A group of Huns who migrated towards the West first settled in a region to the north of the Black Sea extending to the Danube River. First the Huns made raids on Iran and Anatolia via the Caucasia, and then they attacked the territories of the Eastern and Western Roman Empires.

They fought with the Franks in 428, and two years later, reached the areas which are presently the Netherlands and Denmark. The Western Huns, who were known as the first Turkish state founded in Europe, became a great state with territories extending from the banks of the Rhine to the Volga River, under the leadership of Attila the Hun.

This state played an important role in transmitting Eastern civilization to the West, and organized campaigns to Italy, the Balkans and Gaul in the reign of Attila. The Western Hun State collapsed a short time after Attila passed away (470).

During the collapse of the Hun Empire in Europe, a new wave of tribal migrations started in Central Asia. The north of the Black Sea was confronted with a new wave of Turkish migration. The first tribes to arrive were the Sabirs, Sarogurs and Onogurs.

These Ogur tribes, who settled to the north of the Caucasus, raided the Byzantine territories from Macedonia to Thessaly. It is known that the Bulgarian Turks also came to this region along side the Ogur Turks. Byzantine sources refer to the name "Bulgarian" for the first time in 482. In fact, the Avars, with the Bulgarian Turks under their sovereignty, sieged the Byzantine capital at the beginning of the seventh century.

The Avars , who left their homeland in Central Asia and who escaped towards the West when the Gokturk State was founded in 552, had an important place in the history of Europe. They first came to Caucasia and the north of the Black Sea, made an agreement with the Byzantines and fought against, and defeated, Turkish tribes such as the Sabirs and Onogurs on behalf of the Byzantines.

They expanded to the banks of the Danube River, over the lands of the Ants, a Slavic tribe. From time to time, they made raids throughout the Balkans and even as far as the Peloponnese in Greece. They sieged Istanbul in 626 together with the Bulgarian Turks. The borders of the Avar Empire extended from the Dnieper to the Elbe River and from the North Sea to the Adriatic Sea during the reign of their famous ruler Bayan Khan.

The Avar Empire collapsed between 776-803 due to the concurrent attacks of Kurum Khan, the leader of the Bulgarian Turks and Charlemagne (Charles the Great). Present excavations and research in Hungary and Central Europe reveal that the Avars had an exemplary organization within the state and the army and attained a high level of civilization.

During the period of disintegration of the Sabir State in the east of Europe, a new Turkish state called the Khazars came into existence. The Khazars, who were considered to be the continuation of the Western Gokturks, took over their military and civilian organizations. This state, which ruled for over 300 years bears the name of "Turk" in Arabian, Syrian and Byzantine sources.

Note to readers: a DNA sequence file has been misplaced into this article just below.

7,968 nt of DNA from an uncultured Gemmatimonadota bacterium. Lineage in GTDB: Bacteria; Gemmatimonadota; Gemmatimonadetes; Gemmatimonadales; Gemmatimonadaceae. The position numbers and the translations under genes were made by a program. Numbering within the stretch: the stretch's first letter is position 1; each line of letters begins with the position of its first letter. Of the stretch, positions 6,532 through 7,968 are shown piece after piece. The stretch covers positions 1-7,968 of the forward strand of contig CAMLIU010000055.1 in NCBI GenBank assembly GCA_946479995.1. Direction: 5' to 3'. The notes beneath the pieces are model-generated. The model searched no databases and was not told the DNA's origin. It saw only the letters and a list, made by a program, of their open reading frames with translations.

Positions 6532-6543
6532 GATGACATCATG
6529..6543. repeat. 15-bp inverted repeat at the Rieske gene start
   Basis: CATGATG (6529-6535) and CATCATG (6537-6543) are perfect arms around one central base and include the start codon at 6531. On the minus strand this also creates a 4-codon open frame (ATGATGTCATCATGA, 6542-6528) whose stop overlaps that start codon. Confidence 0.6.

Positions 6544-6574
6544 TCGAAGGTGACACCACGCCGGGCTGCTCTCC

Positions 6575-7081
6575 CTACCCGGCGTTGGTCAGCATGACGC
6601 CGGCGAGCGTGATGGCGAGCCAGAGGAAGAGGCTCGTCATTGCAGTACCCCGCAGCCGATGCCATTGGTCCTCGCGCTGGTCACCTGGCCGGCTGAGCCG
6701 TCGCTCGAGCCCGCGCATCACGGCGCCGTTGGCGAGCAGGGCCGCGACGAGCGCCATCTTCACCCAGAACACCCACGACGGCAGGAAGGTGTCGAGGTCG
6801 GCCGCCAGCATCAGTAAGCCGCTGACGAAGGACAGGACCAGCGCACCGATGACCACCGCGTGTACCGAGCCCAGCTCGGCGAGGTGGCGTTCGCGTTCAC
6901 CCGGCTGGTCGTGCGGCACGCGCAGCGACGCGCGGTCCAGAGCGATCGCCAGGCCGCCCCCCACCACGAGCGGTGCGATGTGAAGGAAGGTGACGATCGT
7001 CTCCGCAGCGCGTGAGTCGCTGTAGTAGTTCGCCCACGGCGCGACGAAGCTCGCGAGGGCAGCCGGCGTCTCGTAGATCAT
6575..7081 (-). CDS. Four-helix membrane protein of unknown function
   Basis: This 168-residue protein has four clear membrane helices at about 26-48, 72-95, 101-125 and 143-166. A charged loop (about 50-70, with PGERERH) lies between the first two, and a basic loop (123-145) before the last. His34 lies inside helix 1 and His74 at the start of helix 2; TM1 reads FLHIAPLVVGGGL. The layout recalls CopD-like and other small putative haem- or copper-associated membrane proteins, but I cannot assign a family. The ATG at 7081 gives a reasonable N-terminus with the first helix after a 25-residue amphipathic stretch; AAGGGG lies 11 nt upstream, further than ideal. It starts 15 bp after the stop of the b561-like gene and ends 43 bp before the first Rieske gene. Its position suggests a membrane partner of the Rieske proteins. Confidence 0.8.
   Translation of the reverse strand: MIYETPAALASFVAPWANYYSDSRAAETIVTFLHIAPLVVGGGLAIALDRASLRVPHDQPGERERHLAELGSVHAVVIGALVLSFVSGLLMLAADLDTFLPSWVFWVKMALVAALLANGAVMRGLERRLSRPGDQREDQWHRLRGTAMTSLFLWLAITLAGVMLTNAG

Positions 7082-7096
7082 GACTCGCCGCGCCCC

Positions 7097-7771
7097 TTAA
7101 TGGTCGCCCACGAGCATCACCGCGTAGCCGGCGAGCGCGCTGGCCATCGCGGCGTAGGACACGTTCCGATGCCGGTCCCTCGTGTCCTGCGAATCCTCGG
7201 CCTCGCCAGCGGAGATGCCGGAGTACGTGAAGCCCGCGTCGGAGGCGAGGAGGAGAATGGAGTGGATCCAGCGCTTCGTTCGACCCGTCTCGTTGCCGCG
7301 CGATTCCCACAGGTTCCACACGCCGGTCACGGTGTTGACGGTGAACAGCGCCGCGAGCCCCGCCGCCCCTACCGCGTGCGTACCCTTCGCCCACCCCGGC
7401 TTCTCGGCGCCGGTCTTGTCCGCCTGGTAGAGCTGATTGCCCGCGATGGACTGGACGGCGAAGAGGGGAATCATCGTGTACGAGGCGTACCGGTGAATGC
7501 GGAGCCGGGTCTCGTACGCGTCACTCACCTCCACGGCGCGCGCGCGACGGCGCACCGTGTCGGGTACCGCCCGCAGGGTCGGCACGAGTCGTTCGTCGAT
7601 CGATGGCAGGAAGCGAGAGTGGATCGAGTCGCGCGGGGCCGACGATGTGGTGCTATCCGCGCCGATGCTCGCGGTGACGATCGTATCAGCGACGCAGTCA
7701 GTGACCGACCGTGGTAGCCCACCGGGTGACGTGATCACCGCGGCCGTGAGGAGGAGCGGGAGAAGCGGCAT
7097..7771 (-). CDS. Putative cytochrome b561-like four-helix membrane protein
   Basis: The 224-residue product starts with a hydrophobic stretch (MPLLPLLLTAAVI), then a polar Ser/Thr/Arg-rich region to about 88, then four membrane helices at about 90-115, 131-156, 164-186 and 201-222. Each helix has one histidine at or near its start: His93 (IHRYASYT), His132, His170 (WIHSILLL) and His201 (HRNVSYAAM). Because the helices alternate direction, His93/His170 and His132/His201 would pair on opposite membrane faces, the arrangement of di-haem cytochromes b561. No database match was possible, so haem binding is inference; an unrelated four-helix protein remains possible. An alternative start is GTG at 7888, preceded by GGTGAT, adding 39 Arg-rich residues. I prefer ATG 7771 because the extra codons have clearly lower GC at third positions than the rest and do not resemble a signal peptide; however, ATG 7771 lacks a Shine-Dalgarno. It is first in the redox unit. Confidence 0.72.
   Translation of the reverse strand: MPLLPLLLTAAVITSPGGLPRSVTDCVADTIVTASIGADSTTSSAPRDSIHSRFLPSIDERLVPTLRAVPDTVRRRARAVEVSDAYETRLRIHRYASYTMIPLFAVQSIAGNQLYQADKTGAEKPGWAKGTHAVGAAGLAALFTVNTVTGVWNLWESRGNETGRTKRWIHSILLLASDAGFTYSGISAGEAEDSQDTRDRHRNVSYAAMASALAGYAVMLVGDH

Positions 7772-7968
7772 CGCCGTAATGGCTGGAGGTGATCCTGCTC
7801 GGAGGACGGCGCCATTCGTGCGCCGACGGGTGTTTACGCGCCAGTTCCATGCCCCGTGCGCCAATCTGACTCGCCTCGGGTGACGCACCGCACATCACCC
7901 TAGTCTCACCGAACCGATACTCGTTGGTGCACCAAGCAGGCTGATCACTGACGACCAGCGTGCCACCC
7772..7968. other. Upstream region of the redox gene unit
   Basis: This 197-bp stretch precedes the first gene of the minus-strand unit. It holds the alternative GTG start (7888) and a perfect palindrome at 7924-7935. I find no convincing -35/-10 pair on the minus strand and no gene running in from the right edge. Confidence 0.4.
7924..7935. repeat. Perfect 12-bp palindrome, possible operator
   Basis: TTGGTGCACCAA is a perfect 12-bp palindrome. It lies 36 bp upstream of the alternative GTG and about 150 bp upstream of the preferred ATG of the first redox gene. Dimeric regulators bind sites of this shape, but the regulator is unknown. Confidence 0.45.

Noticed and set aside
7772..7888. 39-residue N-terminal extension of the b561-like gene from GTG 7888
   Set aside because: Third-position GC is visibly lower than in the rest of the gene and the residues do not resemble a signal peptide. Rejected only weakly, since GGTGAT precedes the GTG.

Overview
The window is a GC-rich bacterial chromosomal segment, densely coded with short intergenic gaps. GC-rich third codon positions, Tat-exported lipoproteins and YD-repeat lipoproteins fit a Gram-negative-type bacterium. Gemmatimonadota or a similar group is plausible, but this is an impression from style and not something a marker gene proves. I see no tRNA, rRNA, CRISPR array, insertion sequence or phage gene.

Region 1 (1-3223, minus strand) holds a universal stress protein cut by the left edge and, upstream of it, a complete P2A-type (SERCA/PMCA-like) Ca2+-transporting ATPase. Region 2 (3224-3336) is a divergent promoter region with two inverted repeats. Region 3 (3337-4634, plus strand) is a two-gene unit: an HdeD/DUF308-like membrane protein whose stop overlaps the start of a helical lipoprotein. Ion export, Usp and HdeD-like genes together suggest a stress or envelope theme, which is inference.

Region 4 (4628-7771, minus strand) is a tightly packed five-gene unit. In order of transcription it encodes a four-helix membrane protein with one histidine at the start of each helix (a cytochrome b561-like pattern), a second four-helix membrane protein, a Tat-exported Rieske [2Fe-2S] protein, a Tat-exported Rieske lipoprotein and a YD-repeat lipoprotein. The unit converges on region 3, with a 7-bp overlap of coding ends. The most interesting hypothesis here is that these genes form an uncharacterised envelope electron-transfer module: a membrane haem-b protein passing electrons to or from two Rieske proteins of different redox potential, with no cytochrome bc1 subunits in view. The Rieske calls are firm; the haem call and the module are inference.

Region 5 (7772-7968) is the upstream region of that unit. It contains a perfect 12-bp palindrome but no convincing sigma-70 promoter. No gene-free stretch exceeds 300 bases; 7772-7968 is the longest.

The Khazars acted as an allied force of the Byzantines in the war between Byzantium and Iran. It is observed that the Arabs who occupied Azerbaijan around the beginning of the eighth century, also raided Khazar territories and occupied their capital city Belencer (in Dagestan).

The war between the Khazars and the Caliphate continued for almost 25 years. The Khazar armies once again went to the south of the Caucasus from 762 AD and occupied all of Azerbaijan and Armenia, and Ras Tarhan, the Khazar commander advanced up to Georgia.

The Khazars were threatened afterwards by other Turkish tribes, and especially by the Russians. Their state collapsed towards the end of the tenth century due to their long lasting wars against the Pechenegs. Another Turkish tribe living in Eastern and Southeastern Europe and the Balkans was the Pechenegs.

The Pechenegs, an Oghuz tribe, whose initial settlement around Balkhash Lake moved on to the nearby Aral Sea during the fight between the Gokturks and Uigurs. Then they moved further towards the West and fought against the Khazars. They occupied the Cuman plains and expelled the Hungarians ruling the lands between the Don and Dnieper Rivers towards the West.

Giving assistance to the Russians in their fights with the Khazars, they played a role in the founding of this state. The Pechenegs, who ruled a territory extending from the Don River to the Danube River in the tenth century, made raids on Byzantine territories from the middle of the eleventh century. However, they were decisively defeated by the joint forces of the Cumans and Byzantines beside the Lower Maritsa River in 1091.

Some of the separate Pecheneg groups who could not represent a political existence after this defeat, were settled in the territories of the Byzantine Empire. Those who stayed in the Balkans and Hungary settled there and were assimilated.